How Does Your ADD/ADHD Child Learn?
The number of homeschool teaching methods is overwhelming. Kuhl suggests that parents identify academic goals for their child and plan to achieve them by an individual learning style. “Don’t duplicate mainstream school at home. If it didn’t work there, it won’t work at your kitchen table.”
The Charlotte Mason method teaches through “living” books -- written in story form by authors who have passion for their subjects -- rather than textbooks, and cultivates habits of character.
The Unschooling method is guided by the child’s curiosity, allowing her to choose what, when, how, and where she learns.
Unit studies use a hands-on approach to learning that presents a topic from several angles. If a student studies water, it will be explored as chemistry (H2O), art (a painting of a beautiful waterfall), history (the Red Sea), economics (a bill from the water company), theology (baptism), and so on.
Whatever the chosen method, parents should use techniques that work with their child’s learning style. If a child is a visual learner, use highlighters, colored pens, and eye-catching graphics to teach key concepts. If the child is a kinesthetic learner, games, experiments, field trips, and role-playing would be effective ways of teaching a subject.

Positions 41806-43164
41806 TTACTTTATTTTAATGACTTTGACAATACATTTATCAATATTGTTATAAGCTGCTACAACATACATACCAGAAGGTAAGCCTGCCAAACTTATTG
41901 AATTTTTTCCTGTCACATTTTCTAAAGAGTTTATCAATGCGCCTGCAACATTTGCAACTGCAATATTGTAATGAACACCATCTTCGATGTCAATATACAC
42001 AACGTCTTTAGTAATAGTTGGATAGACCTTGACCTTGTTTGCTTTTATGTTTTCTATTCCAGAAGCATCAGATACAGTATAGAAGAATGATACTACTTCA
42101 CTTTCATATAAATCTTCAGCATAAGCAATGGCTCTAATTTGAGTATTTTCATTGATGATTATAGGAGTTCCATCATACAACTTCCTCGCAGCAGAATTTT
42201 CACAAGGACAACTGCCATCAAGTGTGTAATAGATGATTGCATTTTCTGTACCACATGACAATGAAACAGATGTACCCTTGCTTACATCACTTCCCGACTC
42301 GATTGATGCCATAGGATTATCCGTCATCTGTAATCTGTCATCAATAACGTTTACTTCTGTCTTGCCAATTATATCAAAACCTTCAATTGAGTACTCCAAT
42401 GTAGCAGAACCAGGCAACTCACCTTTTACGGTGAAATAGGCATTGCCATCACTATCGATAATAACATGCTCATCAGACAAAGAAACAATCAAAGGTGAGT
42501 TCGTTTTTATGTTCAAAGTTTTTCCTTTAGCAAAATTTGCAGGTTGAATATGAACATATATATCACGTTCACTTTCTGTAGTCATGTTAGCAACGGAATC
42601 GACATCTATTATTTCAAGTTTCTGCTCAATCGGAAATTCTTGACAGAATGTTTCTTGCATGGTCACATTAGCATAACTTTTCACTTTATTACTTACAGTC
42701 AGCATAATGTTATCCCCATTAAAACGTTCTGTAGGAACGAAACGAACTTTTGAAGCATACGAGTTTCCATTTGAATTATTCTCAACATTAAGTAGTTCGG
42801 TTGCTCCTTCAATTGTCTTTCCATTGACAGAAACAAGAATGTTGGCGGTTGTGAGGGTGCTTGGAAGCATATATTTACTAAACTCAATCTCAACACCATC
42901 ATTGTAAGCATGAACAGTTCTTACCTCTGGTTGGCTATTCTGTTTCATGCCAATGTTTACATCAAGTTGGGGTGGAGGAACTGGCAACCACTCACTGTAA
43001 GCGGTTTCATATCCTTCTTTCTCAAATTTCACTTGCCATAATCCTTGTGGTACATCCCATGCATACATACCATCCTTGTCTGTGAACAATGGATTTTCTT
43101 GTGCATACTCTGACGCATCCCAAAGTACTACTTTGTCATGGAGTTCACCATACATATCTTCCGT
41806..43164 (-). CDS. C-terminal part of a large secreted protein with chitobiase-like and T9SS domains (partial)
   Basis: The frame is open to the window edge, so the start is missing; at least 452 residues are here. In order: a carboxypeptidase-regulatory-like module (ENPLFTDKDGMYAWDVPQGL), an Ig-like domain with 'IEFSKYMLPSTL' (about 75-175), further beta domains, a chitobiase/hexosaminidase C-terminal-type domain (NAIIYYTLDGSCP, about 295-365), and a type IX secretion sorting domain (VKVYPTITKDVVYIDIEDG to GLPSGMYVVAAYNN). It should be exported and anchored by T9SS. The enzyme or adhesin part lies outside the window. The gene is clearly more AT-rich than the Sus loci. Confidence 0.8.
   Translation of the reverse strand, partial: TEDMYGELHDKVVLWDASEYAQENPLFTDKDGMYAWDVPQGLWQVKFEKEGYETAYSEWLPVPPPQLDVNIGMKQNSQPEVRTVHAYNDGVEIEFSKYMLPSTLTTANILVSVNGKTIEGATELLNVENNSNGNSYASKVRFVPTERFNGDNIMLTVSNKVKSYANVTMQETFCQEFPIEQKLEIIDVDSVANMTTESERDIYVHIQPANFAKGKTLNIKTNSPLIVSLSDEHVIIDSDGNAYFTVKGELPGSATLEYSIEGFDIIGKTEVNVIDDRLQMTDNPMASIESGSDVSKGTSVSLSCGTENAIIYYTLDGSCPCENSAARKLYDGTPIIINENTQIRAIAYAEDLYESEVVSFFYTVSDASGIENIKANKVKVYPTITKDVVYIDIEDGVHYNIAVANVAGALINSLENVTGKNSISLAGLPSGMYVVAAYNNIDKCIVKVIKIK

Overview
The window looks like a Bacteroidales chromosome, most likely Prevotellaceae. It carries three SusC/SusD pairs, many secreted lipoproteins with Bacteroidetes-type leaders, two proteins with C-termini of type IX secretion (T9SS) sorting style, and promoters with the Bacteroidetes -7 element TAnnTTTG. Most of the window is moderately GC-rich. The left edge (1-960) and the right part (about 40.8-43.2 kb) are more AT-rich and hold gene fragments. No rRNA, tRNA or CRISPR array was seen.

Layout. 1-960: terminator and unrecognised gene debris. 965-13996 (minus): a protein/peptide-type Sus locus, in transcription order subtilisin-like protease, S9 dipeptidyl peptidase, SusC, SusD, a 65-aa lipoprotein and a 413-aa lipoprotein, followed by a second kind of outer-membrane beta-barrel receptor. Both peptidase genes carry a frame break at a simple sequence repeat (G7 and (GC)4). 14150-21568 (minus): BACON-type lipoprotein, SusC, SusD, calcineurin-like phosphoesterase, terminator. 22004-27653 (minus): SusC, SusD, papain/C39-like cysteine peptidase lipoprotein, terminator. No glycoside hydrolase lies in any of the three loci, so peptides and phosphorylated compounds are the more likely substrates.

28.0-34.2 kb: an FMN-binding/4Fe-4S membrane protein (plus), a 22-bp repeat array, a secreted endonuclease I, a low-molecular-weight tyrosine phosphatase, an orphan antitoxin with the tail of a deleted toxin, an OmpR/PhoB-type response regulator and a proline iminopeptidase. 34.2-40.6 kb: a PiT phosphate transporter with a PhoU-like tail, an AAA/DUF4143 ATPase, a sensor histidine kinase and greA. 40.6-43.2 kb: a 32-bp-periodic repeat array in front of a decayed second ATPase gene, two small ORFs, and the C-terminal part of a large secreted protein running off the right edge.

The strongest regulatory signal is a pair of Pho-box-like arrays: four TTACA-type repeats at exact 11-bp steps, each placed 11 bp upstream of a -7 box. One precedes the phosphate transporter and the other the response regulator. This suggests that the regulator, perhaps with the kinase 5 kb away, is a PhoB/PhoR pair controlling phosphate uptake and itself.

“Some parents gear math and language arts around their children’s passions, whether it be horses, reptiles, robots, or medieval history,” says Kuhl. One of the benefits of homeschooling is the freedom to choose what is learned and how it’s taught.
“Homeschooling allows you to teach in several ways -- auditory, visual, tactile, and kinesthetic,” says Boring. “Even if your child is mostly a tactile learner, using all of these approaches helps a child retain the information and keeps the curriculum fresh for brains that need stimulation.”